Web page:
He turned me on to weird music; Zappa is the one that stands out in my memory. I got him listening to Horslips, my favorite celtic rock band. But gradually, we drifted apart.
Then his family left town. Moved off to Virginia, and that, I sort of figured, was that.
Cut forward a few years. 1986. I had just started work at Sun Microsystems, and we had a family vacation back easy. Maryland to meet in in-laws family, then a jaunt to Washington DC, then Florida for Walt Disney World, then the in-laws went home and we finished up with a few days of food, drink, and debauchery in New Orleans.
But I figured, hell, I was gonna me in DC. That’s not far from Charlottesville VA. I should look David up.
And so I did.
It was a weird thing, meeting someone after so many years. Yet, after the few moments of awkwardness at the fact that we’d both, you know, grown up and shit, it got easier and easier. David showed us around Charlottesville, we hit a few bars (David drinking only coffee, which he’d order with ice water on the side. He’d spoon in a few ice cubes and then pound the coffee), got a late-night dessert, and promised to stay in touch.
We didn’t stay in touch.
Over the years, we lost touch with each other completely. I tried to find him, but he was using a number of stage names as he played in bands and DJ’d. I, also, was using a slightly different name than he remembered. So, though we both looked for each other, we never quite found each other.
A while ago — maybe a year, maybe a little less, I tracked him down. After years of googling him now and then by his stage names, I finally tried his actual name, and bingo, there he was reviewing punk rock CDs on Amazon.
I emailed him, and he called me. I was in bed with a fever the night he got me, spaced and almost delirious, that odd high place you get when you’re just a bit fevered. We talked for a long time, after midnight here on the west coast, very late where he lives, back east.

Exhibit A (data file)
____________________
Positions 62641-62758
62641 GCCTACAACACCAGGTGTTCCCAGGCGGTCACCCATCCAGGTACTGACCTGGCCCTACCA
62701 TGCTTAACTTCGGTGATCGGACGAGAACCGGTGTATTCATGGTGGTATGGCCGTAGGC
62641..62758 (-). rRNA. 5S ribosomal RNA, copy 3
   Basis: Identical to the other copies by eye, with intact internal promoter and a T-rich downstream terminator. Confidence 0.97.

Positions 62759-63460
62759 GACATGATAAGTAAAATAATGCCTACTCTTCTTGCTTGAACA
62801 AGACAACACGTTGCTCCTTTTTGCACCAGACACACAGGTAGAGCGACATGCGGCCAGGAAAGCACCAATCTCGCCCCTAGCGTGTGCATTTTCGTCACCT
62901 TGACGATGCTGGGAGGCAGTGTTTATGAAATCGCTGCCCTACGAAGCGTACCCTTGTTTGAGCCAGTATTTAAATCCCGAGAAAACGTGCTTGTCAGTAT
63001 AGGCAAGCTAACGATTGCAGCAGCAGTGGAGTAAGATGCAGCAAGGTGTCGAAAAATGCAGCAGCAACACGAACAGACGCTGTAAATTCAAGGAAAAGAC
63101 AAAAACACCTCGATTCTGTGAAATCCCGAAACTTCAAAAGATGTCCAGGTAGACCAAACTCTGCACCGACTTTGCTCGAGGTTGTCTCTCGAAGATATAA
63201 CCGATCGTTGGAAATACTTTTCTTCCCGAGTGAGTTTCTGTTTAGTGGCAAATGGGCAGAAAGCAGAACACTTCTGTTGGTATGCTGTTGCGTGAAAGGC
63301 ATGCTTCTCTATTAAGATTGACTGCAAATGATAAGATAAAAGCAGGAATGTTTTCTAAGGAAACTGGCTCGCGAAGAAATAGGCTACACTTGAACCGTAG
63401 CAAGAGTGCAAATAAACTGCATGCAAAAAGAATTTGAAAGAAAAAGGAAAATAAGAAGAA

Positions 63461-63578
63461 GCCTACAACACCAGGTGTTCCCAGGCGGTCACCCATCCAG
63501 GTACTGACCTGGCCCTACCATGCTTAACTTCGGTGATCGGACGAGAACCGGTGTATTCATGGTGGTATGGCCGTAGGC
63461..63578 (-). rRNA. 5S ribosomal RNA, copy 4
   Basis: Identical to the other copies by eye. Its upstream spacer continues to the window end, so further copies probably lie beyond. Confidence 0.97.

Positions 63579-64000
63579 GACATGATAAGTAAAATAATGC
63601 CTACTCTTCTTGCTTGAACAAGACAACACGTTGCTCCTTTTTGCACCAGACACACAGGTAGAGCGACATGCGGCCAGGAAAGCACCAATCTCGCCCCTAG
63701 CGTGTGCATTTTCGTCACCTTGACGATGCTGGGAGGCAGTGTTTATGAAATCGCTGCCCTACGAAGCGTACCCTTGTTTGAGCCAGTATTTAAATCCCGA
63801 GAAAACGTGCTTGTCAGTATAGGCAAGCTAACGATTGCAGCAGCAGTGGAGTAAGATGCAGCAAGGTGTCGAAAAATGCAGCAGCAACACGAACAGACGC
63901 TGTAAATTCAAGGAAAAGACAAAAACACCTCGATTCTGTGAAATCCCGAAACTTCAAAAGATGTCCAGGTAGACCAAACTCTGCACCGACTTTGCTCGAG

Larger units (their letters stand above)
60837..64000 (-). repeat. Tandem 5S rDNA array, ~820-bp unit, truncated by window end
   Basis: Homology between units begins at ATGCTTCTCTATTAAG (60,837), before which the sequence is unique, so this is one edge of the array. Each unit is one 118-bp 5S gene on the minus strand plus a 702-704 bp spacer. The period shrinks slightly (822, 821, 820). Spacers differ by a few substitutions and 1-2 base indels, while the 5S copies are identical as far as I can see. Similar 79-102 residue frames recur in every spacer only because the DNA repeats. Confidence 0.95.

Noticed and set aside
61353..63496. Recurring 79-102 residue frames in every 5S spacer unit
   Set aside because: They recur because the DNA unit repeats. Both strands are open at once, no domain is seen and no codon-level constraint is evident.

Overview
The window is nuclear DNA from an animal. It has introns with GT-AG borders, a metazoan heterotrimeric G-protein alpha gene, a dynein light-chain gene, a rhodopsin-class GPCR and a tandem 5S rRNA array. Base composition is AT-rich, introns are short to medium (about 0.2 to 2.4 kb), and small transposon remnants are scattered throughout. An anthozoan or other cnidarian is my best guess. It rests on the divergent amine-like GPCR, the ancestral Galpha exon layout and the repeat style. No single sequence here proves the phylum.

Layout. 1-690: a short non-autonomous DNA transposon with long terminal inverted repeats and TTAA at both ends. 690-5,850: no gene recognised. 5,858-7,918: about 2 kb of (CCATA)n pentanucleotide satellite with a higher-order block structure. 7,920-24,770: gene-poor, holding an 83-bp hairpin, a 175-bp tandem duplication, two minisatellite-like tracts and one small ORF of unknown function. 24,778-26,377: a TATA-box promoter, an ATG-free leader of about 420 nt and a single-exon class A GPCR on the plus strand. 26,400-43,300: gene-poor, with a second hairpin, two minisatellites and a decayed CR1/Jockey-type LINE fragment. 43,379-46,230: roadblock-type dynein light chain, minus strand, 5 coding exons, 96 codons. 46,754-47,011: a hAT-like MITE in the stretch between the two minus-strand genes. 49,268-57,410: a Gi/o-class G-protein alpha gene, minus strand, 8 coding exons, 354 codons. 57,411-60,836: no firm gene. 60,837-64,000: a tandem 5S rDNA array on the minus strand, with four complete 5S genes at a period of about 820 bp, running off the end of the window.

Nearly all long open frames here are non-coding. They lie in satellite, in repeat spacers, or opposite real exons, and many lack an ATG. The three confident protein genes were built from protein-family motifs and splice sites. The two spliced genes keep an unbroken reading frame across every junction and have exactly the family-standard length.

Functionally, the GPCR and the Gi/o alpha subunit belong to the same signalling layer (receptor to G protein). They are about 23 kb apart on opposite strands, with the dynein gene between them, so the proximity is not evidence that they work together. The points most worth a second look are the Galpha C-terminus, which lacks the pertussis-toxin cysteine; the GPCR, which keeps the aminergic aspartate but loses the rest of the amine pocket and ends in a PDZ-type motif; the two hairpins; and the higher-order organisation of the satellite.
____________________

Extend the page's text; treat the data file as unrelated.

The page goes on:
And there we were; fourteen again. Best friends again for a moment. We both remembered, how important that time in your life is. How there’s no one else, ever, who will share that sort of connection your teenage best friend has with you.
I can’t stay we’re best friends still. We don’t really know each other anymore. We don’t have a lot to talk about, even though we share politics and taste in music, taste in books I would imagine. But there’s a place in our lives we both remember, a time and space that no one else will ever understand.
Friendships matter now in ways they didn’t then. My friendships now, adult, mature, casual and simple, and possibly the most important thing in my world. My friendship, once granted, is all but permanent, committed, loyal. Not the friendship of a teenager, vulnerable to fashion, differing tastes, changes in school of geography. But a part of me misses that simplicity and purity of friendship, when you could poke your fingers win pins and mix blood and say blood brothers forever, and mean it with the fervency only a teenage can muster.